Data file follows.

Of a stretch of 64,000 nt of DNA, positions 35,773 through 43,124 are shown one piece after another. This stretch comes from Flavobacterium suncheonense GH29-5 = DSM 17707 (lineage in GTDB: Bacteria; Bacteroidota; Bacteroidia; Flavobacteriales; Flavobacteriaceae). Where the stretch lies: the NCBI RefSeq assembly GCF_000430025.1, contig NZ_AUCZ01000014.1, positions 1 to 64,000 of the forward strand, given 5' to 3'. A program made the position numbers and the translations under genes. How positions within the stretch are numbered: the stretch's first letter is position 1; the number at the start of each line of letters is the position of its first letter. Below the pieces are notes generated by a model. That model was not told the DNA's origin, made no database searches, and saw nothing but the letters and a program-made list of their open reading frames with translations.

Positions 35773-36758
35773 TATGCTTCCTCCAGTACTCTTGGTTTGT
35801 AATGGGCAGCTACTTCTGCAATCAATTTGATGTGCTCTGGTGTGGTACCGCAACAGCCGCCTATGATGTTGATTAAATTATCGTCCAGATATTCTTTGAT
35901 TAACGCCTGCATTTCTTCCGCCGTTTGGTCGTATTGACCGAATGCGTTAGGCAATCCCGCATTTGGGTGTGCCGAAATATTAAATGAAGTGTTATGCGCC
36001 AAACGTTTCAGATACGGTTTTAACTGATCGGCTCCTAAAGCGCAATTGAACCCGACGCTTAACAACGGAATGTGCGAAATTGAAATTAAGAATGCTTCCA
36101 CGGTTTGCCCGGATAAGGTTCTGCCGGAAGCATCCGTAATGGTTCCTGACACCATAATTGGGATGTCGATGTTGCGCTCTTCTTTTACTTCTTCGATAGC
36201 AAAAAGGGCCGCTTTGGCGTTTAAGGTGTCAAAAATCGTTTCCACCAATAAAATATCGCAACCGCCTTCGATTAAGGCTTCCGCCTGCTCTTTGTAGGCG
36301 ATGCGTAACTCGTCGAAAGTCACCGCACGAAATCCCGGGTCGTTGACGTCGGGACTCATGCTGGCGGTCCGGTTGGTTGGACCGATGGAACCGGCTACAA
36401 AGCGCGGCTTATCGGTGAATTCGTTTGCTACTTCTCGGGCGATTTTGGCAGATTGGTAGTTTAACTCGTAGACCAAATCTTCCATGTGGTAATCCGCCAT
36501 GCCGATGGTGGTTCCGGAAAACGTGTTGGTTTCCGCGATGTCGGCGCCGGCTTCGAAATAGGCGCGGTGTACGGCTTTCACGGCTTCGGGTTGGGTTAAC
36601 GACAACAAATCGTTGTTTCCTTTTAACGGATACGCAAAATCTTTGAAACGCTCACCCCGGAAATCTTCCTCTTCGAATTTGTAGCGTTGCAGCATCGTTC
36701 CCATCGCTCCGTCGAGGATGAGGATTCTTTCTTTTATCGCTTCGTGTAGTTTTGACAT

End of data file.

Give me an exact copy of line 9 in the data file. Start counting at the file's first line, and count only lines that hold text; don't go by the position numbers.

36301 ATGCGTAACTCGTCGAAAGTCACCGCACGAAATCCCGGGTCGTTGACGTCGGGACTCATGCTGGCGGTCCGGTTGGTTGGACCGATGGAACCGGCTACAA